Sheetrock was delivered in October... (and if you just read that as "Sherlock", you're not alone!)


Sheetrock was hung in October (not by us - we learned that lesson 10 years ago!)...


Then the finishing began (again, not by us... lesson learned!)...



Early November we found someone to sand & refinish the floors (Hubs had already repaired them)...


Once the floors were done, we covered them all with plastic and started painting...



Mid- November, Hubs started the time-consuming task of trimming doors and windows...


Oh, and trimming the walls too... (check out those original 9' ceilings!)


The day before Thanksgiving we started detail painting (which is when I came in)...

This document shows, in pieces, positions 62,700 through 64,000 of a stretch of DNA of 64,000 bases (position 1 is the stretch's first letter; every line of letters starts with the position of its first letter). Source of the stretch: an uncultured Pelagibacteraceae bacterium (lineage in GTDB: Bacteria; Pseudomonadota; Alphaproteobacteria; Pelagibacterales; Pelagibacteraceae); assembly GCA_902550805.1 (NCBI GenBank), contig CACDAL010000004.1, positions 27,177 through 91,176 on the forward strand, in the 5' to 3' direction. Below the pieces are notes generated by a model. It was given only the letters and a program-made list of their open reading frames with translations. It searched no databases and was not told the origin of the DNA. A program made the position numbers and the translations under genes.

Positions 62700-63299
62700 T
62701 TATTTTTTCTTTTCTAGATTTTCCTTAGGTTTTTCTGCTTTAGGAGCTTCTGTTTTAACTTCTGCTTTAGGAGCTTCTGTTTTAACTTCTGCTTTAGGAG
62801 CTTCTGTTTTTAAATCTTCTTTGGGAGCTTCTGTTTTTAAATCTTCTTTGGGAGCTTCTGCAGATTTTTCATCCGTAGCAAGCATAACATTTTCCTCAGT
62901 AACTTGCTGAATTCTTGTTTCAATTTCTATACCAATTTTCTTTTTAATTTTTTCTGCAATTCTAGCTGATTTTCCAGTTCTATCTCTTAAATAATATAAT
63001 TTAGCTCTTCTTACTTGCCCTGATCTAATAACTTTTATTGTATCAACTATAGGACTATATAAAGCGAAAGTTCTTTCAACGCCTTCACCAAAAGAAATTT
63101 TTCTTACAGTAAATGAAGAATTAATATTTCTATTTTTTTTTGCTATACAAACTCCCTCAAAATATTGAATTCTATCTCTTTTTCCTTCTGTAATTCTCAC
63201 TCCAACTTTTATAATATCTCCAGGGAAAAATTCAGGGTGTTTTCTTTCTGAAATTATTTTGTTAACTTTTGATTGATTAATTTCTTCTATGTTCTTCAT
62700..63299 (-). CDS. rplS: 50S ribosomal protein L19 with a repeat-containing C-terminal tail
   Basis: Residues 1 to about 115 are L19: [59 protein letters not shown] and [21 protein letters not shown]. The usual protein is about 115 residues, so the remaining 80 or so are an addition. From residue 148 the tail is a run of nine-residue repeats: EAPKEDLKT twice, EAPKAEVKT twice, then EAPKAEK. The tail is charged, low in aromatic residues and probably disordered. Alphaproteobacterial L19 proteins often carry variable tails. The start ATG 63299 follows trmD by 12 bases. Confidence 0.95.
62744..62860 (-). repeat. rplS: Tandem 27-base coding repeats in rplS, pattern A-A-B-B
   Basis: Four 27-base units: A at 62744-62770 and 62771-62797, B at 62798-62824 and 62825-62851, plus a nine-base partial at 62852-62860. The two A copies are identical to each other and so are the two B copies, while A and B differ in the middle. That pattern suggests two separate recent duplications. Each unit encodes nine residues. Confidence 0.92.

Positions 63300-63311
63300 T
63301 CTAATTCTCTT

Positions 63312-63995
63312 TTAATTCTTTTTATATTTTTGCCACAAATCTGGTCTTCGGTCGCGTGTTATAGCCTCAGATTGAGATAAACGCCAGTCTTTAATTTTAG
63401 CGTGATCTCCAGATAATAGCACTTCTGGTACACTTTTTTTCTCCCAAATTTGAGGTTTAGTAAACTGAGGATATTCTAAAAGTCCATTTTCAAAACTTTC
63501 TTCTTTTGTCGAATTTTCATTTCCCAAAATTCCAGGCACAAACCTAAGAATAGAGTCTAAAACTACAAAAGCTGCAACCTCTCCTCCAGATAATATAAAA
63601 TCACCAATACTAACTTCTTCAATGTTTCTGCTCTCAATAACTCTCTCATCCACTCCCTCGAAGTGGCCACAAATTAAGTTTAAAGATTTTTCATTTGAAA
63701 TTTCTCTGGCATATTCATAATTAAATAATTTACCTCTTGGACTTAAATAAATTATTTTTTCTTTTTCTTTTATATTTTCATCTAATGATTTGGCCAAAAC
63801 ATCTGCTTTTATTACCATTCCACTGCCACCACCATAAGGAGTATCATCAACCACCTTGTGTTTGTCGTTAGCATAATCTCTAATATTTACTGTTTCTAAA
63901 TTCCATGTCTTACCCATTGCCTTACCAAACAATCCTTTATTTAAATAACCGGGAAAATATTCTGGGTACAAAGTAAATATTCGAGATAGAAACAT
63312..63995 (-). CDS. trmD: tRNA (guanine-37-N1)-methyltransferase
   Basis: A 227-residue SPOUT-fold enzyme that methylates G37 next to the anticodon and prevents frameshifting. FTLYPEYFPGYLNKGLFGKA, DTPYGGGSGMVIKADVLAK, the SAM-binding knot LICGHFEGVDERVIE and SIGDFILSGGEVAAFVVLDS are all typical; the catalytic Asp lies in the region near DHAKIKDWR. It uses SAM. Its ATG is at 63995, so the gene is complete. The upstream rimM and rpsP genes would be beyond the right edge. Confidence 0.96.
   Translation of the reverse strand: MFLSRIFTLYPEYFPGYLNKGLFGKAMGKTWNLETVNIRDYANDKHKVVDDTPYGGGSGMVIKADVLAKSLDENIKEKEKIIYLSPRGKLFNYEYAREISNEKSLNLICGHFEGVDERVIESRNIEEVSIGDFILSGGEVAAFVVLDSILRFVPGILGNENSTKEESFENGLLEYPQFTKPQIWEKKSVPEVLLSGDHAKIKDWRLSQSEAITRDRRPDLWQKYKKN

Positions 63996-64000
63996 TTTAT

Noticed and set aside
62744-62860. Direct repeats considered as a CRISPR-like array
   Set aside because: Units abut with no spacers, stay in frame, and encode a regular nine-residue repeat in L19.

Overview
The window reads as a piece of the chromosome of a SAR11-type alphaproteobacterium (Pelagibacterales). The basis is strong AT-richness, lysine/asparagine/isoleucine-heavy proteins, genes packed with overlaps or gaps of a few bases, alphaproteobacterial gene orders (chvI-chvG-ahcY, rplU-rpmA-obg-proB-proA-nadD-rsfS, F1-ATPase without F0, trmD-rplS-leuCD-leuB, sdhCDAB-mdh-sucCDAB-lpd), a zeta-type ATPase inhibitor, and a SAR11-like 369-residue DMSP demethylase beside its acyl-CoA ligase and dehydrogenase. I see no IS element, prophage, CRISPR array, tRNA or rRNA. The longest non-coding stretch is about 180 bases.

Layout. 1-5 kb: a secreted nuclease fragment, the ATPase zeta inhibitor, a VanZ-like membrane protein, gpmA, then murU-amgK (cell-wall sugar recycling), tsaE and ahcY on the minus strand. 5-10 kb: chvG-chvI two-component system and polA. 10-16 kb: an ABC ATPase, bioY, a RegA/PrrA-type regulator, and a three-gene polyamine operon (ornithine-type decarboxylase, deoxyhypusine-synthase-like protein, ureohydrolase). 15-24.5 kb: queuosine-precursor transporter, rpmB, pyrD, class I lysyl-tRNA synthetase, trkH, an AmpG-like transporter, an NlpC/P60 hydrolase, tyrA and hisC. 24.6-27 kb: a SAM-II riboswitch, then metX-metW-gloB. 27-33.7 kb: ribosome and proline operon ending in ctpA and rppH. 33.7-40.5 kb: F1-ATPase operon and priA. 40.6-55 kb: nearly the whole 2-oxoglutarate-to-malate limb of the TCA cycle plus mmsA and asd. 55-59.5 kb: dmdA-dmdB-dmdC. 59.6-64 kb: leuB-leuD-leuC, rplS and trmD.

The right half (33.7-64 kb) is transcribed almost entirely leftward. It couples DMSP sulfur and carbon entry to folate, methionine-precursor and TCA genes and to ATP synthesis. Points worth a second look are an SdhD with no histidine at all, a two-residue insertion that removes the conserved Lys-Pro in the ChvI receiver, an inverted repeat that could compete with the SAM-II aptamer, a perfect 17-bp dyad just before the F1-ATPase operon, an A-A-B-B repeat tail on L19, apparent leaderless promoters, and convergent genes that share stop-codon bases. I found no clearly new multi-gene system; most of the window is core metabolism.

By Wednesday night, it looked like this, with outlets and cover plates...


On Friday morning it had furniture and power for the first time in 7 months...



And then the Christmas decorating started... 
but that's a post for another day!

BEFORE/AFTER:





Nitty Gritty Details:
Paint Color: Valspar Sea Salt Blue in semi-gloss (yes, we use semi-gloss on everything: walls, ceiling, trim)
Cabinets: Patterson Cabinet | Crate & Barrel
Couch: Ektorp | Ikea (3 years later & I still love it!)
Dining Chairs: Antique Black Dining Chairs | Target (we've acquired 10 over the years - love them!)
Light Fixture: Home Depot (11 years ago)
Dining Table: My grandparents (60+ years old)

10.24.2014

#FoodForThought: Things That Caught My Attention

Ebola...